See that lovely powdery blue lining peeking out? Well, you shouldn't! That, my friends, is the result of what they call shrinkage. And yes, OF COURSE (I think) I pre-washed and dried this fabric before I started. And I know that I didn't do a crappy job cutting or measuring, and in fact, this is one of the most beautifully made garments I've made. Inside and out, it's lovely. And the most perfect shade of kelly green, is it not?

Bazillions of buttons Beignet

And once again, the button gods were smiling down on me, because the buttons are the EXACT same shade of green as the fabric. This fabric, in fact, which has been with me for quite some time. It started as a huge long piece, probably five yards or more, that was gifted to me along with my serger by my super generous inlaws at Christmas a few years back. The fabric was used quite cleverly as the wrapping paper around the oversized box, and in the years since I've used pieces of it for a whole bunch of things. It's just a plain weave cotton, light weight but not like a quilting cotton. It's got a loose weave and it's kind of drapey. I decided once I bought the Beignet pdf pattern that I needed a kelly green Beignet, and thankfully I had enough left to cut out all the pieces with just a few scraps remaining.

Beignet rear view

And then I had a stroke of genius. I was a little concerned about the loose weave- I mean, I didn't want to end up with a saggy and baggy Beignet. I turned to my friend and favorite interfacing, Pellon EK130, a knit tricot fusible that I've been using almost exclusively as my apparel interfacing of choice since I discovered it. I test-fused a few scraps and even compared EK130 to ES114 and 860, a weft-insertion interfacing, to see how they changed the hand of the fabric and how they washed. (I discovered later that 860 is not to be washed, but it actually survived the trip through a permanent press cycle alright anyway.) My tests confirmed that my instincts were right. The tricot gave my fabric just enough body to make it a more suitable choice for a tailored skirt, but it wasn't stiff at all. I block fused two yards to my fabric and cut my pieces, and set to work.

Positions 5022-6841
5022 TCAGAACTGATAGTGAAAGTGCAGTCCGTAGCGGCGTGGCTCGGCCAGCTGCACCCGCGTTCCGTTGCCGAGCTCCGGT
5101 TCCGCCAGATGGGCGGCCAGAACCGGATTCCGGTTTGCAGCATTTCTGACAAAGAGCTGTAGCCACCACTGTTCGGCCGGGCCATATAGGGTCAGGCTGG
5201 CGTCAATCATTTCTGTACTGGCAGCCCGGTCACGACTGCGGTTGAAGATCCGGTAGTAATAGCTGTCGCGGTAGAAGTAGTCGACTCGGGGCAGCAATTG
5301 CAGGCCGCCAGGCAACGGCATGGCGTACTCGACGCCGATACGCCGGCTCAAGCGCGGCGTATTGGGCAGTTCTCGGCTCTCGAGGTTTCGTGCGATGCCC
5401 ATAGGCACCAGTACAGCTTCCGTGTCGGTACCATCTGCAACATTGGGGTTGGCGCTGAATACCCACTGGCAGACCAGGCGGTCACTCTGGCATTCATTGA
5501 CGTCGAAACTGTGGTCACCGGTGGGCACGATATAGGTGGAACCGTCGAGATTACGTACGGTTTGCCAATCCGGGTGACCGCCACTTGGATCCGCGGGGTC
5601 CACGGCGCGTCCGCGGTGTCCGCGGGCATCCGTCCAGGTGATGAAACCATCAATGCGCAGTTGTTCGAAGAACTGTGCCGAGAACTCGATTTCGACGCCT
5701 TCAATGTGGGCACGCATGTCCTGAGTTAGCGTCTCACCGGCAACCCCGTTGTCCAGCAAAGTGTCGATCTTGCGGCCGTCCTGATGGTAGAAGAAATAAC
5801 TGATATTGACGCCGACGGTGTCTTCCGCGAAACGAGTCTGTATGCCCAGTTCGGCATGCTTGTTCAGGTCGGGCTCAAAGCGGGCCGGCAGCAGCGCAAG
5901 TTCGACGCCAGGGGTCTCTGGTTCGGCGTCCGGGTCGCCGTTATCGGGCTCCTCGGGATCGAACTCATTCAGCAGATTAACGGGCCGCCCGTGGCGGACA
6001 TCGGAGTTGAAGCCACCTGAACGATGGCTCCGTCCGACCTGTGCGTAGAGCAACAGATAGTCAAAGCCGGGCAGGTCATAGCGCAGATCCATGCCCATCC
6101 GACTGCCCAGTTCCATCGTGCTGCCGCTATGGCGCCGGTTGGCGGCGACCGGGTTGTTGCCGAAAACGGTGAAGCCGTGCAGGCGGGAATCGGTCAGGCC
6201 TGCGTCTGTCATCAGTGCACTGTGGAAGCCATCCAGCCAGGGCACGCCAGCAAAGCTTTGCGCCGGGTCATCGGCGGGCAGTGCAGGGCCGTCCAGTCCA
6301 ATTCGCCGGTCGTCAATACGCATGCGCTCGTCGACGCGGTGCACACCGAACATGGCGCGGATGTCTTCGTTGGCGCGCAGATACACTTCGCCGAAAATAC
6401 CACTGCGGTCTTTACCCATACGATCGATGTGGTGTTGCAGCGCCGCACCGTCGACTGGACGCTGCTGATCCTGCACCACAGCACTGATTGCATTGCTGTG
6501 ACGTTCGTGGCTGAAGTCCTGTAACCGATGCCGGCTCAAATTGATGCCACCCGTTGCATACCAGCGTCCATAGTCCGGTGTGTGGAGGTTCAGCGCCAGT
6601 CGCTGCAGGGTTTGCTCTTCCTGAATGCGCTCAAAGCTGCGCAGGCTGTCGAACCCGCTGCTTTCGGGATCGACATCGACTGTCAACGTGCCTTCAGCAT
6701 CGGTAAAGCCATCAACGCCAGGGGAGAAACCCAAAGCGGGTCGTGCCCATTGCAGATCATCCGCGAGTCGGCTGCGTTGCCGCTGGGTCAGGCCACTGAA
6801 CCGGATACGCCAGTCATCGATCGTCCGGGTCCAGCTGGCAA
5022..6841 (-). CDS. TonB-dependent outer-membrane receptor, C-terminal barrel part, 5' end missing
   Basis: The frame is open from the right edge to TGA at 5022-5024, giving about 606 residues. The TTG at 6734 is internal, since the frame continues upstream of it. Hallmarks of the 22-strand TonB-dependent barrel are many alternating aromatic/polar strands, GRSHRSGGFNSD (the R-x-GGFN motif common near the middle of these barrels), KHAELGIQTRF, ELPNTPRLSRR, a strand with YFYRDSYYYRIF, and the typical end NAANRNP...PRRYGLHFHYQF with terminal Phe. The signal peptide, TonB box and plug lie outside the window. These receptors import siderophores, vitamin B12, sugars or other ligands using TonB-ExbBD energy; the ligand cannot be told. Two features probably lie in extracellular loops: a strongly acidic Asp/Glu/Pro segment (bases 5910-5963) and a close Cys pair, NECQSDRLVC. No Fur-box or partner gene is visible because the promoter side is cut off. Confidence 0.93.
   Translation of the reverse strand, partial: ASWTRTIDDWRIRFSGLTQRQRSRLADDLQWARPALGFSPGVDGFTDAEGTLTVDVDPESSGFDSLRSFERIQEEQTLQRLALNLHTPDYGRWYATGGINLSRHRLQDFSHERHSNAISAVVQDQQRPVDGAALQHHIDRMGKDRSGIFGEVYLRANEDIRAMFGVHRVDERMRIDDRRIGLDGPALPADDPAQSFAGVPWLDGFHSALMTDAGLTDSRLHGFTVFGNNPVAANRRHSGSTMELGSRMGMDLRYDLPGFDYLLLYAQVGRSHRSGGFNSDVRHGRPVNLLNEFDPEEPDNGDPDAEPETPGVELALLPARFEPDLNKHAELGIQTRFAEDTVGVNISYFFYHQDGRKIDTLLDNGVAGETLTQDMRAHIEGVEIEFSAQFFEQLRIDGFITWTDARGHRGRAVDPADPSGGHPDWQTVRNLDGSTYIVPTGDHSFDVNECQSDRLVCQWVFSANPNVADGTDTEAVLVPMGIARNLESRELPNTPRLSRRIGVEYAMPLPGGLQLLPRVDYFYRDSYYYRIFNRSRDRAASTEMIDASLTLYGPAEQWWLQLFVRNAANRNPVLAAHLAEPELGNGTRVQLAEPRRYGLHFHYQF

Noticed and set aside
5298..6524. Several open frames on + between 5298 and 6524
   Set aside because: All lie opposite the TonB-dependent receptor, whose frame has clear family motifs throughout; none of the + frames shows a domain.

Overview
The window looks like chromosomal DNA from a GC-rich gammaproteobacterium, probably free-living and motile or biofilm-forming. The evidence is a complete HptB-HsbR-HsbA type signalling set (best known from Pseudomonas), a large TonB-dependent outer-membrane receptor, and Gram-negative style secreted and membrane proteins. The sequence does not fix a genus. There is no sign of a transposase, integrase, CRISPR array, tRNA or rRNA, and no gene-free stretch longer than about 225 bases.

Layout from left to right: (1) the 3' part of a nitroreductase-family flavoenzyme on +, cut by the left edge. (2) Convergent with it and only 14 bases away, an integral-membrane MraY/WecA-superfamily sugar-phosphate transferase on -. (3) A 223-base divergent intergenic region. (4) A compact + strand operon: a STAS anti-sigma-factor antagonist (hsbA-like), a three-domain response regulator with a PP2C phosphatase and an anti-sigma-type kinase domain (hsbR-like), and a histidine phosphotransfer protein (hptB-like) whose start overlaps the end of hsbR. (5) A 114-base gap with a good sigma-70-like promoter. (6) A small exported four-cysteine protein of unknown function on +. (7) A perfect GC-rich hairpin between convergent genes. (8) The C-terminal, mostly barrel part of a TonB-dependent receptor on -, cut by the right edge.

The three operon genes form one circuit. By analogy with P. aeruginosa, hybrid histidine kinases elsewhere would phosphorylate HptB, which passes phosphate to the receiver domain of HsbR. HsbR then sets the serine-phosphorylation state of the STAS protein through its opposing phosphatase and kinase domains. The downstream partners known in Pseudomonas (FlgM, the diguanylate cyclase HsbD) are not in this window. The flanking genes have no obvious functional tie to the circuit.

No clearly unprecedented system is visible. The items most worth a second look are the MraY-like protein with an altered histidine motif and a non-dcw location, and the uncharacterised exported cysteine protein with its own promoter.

Beignet hem

I toiled long and hard on this beauty. I found a remnant of something blue and slippery in my lining bin and I had JUST enough to cut my skirt lining pieces. I tried Steam-A-Seam for the first time to help tame that slippery lining hem and got a nicely even 1/4" narrow hem all around. I think I probably worked on this skirt for about a week, during nap times and in the evening after the kiddos went to bed. It came together beautifully and I can't say enough great things about Colette patterns. They're brilliant.

So, I finally finished up- exactly one week before my departure date, and naturally, I wore it. And naturally, I spilled something on it! So, a dab of stain remover went on, and I sent it through a delicate wash cycle. I pulled it out, and the stain was still there, so I sent it through again, with warmer water this time. Much to my relief, the spot came out, and I put it in the dryer on delicate for just a few minutes, then pulled it out and hung it to dry the rest of the way. I noticed that the lining hem seemed to be poking out funny when I hung it up, but I figured it just needed a good press. But then when I was trying to finalize my vacation wardrobe, I put it back on. And holy crap, the thing was tight! It wasn't that tight before, was it? And that lining! That wasn't hanging out before, was it? The damn thing shrank! Shrunk? No!

Kelly green Beignet